Choosing to serve as someone’s adult guardian or conservator is a huge responsibility.  An adult guardian for a person with special needs is generally tasked with overseeing that individual’s physical well-being, medical care, housing, day-to-day needs, and sometimes his or her finances.

In the majority of cases, it’s a biological parent (or parents) who will apply to become their child’s adult legal guardian when he or she turns 18. But even parents will ask us if they are able to appoint an “alternative guardian” or someone else who can help with all required responsibilities and duties.  Most commonly, we are asked by parents of individuals with special needs if they can appoint one of their other adult children, a stepparent, a sibling, a grandparent, or other relative to serve as co-guardian who could have the same legal rights as the main guardian.


Legally speaking, having a co-guardian is absolutely possible, and it’s something we often encourage to help lighten the load. However, the parent or main guardian cannot appoint this person him or herself.  Instead, the candidate will need to go through a formal legal process with the courts where they will petition to serve as a co-guardian. During this process, the court will need to verify that the person is indeed capable of serving in this capacity, and from there, a judge will ultimately approve or deny the request.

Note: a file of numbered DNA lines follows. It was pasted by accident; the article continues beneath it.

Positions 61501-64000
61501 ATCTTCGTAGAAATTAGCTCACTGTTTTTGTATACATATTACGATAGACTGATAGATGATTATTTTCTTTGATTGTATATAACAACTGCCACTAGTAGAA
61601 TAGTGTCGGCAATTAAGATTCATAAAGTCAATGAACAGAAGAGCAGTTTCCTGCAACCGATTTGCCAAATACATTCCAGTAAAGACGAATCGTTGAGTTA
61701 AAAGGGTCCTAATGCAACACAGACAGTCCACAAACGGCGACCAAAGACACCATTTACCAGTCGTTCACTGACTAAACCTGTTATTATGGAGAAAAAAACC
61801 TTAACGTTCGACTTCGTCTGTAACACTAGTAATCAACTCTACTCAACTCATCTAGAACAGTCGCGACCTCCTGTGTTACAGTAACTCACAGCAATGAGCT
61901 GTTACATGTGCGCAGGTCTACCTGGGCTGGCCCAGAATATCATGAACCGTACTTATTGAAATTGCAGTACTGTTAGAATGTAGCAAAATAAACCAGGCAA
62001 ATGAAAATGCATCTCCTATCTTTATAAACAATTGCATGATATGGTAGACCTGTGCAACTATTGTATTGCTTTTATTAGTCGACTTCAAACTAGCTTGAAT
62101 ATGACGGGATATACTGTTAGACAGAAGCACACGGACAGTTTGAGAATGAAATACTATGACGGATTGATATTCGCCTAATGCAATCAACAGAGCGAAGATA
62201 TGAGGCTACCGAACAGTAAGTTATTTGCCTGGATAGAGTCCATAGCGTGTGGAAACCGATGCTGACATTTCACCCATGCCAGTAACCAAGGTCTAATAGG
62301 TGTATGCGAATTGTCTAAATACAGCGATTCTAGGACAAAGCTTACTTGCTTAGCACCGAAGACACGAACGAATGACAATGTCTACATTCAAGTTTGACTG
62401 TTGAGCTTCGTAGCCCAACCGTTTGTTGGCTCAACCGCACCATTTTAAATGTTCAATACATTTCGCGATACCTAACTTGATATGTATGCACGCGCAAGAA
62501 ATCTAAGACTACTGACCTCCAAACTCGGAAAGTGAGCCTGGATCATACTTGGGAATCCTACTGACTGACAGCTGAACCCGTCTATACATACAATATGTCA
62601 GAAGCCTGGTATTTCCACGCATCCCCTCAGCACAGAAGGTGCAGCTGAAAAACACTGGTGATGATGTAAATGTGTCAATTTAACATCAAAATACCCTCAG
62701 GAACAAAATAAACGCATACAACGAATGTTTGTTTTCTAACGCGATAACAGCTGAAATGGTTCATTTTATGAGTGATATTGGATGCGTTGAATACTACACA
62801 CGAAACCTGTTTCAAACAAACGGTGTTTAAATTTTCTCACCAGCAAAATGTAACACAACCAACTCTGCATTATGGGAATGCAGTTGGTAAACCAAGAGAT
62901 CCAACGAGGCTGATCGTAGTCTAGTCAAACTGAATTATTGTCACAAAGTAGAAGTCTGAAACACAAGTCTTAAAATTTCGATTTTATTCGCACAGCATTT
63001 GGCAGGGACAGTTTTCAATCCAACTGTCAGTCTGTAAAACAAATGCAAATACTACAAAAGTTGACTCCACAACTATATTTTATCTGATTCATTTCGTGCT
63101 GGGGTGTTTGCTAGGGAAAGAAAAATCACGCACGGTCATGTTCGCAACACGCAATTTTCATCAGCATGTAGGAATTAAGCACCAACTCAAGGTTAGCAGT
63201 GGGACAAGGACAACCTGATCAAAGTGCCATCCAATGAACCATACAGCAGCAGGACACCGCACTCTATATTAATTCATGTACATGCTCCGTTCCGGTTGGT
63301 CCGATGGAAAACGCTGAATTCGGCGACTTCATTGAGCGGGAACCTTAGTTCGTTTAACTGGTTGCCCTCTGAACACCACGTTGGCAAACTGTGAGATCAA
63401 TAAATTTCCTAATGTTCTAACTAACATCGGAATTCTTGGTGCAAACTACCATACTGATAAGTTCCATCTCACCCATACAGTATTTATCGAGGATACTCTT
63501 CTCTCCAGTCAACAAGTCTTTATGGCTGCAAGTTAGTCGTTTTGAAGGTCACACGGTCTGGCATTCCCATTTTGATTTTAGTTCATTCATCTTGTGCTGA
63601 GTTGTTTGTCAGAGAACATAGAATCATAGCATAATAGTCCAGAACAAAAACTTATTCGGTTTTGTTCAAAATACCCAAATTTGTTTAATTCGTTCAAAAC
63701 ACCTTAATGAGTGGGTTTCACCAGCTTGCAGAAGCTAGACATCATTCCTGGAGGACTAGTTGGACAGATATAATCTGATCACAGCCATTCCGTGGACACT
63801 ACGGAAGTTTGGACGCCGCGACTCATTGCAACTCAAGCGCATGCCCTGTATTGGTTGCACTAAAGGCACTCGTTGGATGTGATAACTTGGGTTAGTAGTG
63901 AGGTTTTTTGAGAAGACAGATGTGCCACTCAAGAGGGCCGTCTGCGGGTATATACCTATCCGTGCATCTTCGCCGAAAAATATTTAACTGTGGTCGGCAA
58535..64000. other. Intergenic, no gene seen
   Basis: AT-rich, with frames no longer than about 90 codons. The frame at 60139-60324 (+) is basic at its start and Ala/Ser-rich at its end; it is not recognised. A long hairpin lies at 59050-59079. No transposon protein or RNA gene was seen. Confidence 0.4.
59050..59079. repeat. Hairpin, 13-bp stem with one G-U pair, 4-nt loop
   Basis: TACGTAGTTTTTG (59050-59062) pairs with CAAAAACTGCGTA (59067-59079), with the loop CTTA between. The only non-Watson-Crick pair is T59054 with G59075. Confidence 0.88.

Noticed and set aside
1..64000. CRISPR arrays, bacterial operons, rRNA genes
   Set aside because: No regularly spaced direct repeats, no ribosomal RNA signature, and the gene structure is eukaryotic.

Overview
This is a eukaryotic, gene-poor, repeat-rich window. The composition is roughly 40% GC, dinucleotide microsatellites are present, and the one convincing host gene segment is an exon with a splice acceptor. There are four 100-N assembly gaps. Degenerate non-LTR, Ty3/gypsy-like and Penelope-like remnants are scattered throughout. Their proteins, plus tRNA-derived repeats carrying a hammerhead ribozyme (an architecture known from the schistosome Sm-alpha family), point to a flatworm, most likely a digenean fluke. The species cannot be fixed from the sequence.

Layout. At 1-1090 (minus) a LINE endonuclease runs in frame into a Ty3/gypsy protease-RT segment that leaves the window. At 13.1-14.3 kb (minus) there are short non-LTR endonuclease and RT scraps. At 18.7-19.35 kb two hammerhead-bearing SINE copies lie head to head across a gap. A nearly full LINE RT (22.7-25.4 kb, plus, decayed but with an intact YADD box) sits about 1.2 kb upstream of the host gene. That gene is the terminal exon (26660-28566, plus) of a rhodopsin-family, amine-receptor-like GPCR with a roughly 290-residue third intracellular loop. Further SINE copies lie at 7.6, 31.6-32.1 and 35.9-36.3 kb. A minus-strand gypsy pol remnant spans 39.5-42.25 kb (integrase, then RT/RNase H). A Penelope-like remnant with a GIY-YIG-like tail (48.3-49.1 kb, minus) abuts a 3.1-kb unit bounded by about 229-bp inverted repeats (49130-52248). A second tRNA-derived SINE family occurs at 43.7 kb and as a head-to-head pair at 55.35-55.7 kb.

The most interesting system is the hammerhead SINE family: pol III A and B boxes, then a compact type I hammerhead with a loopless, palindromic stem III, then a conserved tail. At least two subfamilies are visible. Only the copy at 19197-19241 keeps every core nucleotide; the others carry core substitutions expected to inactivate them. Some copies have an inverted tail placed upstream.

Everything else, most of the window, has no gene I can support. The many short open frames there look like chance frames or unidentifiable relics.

When we meet with families to start the process of filing for a guardianship or conservatorship over a young adult with special needs, we will typically ask up front if the main candidate for guardianship wants someone else to serve in a co-guardian role.  In general, it’s easier and less expensive to take care of everything all at one time.  The bottom line is that every family is different, and it’s important to work with an attorney who will help you create an individualized plan that actually works over the long haul.


Here at the Roulet Law Firm, we want parents and caregivers to feel as secure and supported in their roles as possible, as that ultimately results in the best care for the person with special needs.  If you have questions about how to create a Special Needs Plan that takes into account the unique dynamics or challenges in your family, please feel free to contact us at 941-909-4644 or 763-420-5087 to schedule an appointment.




Chuck Roulet
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Nationally Recognized Estate Planning Attorney, Author, and Speaker
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